The St Louis Rams’ first pre-season game is now consigned to the history books while eager fans, invigorated after their enforced long hibernation from football, try to decipher what all that went down in the Ed Jones Dome means for the upcoming regular season. Obviously, we are all fully aware that this is the pre-season and need to proceed with caution, but seeing the Rams finally take the field now gives us an opportunity to make some judgements…
What I Liked…
Shaun Hill If the Rams’ new backup quarterback wanted to gain the confidence of Rams Nation, he has made a good start. The veteran – starting in place of Sam Bradford – led two scoring drives, throwing for 84 yards, completing 5 passes in 7 attempts (71%). Those are solid numbers for the first game of the pre-season and demonstrated that Hill could even be an upgrade on Kellen Clemens should circumstances require his services. Hopefully, though, they will not
Receivers The much-maligned Rams receiving corps had an impressive game, posting three touchdowns and 238 yards. What I found particularly encouraging, however, were the big plays. Five different receivers (Austin Pettis, Stedman Bailey, Emory Blake and tight ends Jared Cook and Alex Bayer) all caught passes for over 20 yards, in some cases amid difficult circumstances. These were not always down on the quarterback, but on significant effort from the catcher. The distribution was also promising – no less than 12 players caught a pass. Yes, this was against typically soft pre-season coverage, but, in the past, Rams receivers have struggled, even in this context.
Tre Mason The rookie’s numbers were not gaudy (51 yards on 15 attempts) but he displayed an array of flashy moves at every opportunity, even when those ended in no gain. His 20-yard run in the fourth quarter was a good example of what a nifty back Mason can be. With better (i.e. not third-string) blockers in front of him, Mason could use these skills to be an excellent complement to Zac Stacy, which is precisely what he was drafted to do.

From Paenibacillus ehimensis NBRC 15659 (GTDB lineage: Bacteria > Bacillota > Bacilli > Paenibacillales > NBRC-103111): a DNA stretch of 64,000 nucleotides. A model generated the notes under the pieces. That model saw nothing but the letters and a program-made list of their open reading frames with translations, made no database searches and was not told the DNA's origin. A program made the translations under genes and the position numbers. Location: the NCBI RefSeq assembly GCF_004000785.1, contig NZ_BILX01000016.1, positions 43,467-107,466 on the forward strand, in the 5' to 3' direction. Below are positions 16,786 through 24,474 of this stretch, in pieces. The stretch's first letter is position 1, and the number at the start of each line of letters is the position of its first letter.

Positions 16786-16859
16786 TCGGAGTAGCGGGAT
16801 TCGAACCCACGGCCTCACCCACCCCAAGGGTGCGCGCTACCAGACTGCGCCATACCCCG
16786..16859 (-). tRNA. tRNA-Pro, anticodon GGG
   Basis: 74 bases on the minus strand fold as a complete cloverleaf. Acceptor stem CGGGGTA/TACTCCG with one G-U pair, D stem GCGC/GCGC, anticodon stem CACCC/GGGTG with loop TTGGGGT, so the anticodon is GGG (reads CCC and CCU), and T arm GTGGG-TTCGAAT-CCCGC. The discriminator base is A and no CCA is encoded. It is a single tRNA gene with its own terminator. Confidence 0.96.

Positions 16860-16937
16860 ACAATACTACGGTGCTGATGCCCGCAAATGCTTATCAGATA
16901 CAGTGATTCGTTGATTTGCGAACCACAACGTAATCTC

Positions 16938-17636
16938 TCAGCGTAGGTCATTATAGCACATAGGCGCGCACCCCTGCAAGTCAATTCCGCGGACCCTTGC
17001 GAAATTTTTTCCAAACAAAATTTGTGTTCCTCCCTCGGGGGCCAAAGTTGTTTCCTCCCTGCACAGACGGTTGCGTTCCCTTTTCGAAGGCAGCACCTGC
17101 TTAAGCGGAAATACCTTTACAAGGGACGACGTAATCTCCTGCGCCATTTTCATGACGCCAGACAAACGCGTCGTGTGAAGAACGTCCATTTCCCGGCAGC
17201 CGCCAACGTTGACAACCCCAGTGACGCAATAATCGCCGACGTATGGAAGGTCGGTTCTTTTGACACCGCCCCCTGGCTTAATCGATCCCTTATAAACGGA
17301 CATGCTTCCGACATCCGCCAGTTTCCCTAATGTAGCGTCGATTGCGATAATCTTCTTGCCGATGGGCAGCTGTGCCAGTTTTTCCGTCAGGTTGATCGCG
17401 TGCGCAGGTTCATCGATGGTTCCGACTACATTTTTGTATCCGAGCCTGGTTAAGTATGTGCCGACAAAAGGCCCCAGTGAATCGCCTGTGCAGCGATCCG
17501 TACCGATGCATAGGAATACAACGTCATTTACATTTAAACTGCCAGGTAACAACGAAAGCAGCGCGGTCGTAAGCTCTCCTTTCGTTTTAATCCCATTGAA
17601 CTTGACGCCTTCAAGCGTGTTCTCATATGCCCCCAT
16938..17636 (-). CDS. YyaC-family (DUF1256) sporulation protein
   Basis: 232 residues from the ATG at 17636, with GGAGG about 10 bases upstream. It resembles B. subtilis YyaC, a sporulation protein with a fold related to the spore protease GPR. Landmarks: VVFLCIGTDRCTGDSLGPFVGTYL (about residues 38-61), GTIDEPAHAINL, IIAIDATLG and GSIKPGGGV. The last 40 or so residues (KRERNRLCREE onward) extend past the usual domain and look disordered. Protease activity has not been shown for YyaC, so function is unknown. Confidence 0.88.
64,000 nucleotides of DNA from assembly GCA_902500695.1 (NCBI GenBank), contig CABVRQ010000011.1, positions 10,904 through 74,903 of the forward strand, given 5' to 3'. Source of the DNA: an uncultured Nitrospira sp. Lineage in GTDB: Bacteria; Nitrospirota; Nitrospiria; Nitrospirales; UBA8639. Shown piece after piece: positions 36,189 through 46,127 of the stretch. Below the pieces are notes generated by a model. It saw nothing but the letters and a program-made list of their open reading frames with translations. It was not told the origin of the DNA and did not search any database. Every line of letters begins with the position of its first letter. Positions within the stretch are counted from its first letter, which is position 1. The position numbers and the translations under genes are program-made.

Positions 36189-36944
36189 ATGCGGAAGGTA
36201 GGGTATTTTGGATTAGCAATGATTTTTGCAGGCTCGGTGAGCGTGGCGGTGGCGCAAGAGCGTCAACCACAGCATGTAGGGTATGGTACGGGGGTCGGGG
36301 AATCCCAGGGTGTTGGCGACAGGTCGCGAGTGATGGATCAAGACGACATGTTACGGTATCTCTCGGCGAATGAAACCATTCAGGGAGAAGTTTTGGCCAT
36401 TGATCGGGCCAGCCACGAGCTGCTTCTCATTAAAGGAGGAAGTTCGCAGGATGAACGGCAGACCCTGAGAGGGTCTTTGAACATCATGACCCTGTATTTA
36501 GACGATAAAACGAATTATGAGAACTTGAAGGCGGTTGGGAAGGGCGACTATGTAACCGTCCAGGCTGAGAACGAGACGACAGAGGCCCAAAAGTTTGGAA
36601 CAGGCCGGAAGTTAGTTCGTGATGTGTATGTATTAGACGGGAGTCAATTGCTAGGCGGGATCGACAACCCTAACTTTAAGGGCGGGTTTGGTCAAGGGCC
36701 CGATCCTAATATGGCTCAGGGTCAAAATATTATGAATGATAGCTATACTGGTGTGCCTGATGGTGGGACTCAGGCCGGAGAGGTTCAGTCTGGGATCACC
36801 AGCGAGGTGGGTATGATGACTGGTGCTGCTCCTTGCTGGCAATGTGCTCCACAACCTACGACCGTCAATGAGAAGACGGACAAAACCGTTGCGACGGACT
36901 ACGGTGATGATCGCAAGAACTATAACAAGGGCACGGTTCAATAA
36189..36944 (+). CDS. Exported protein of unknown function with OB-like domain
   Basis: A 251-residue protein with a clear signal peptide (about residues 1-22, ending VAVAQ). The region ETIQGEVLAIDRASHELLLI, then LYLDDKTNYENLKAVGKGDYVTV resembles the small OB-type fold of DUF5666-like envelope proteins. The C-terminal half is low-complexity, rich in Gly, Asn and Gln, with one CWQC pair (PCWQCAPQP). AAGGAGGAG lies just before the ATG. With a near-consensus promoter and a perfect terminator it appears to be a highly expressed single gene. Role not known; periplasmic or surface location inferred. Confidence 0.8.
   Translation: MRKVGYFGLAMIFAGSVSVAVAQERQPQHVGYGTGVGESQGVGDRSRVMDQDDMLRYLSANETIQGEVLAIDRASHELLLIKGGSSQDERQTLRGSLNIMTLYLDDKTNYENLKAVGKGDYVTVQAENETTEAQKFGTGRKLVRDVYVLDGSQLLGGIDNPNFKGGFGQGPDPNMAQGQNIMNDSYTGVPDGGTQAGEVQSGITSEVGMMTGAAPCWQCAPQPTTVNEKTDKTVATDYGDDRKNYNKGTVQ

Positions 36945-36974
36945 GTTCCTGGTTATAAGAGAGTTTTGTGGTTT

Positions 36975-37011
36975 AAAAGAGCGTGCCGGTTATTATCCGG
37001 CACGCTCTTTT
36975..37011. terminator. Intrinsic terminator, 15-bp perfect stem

What I Did Not Like
Run defense The Rams’ defensive line is a formidable pass-rushing force, but this will be of little value if opponents can just run the ball through them. Mark Ingram averaged over ten yards per carry, and the Rams cannot afford to be gashed like this…again! Yes, we can make the usual pre-season disclaimers: many of these yards were gained against second- and third-string players, and key run-stopping components like James Laurinaitis and Michael Brockers did not play at all, but this has been a perennial problem for the Rams and it is discouraging to see it rearing its ugly head so early on.
Poor tackling And, speaking of perennial problems! This goes hand-in-hand with the problem raised above, but the Rams AGAIN struggled to tackle effectively. Lead culprit was possibly Ray Ray Armstrong, who demonstrated that there is such as thing as trying too hard. Armstrong was all over the field, but was rarely efficient in doing so. Others were guilty of key missed tackles too (Cody Davis, E. J. Gaines – though the latter did have a good game) but this fundamental problem needs to improve.
Garrett Gilbert When Gilbert was drafted by the Rams, some commentators even identified him as a late-round, long-term project who could, eventually, unseat Sam Bradford (much in the style of Marc Bulger). On the basis of Friday’s performance, however, these predictions are way off. Gilbert was jumpy, even for a quarterback making his first appearance in the NFL. He both over-threw and under-threw passes and, on some occasions, held onto the ball far too long. Gilbert was clearly outclassed by his closest rival Austin Davis, and a year in the practice squad beckons should performances not improve over the next few weeks.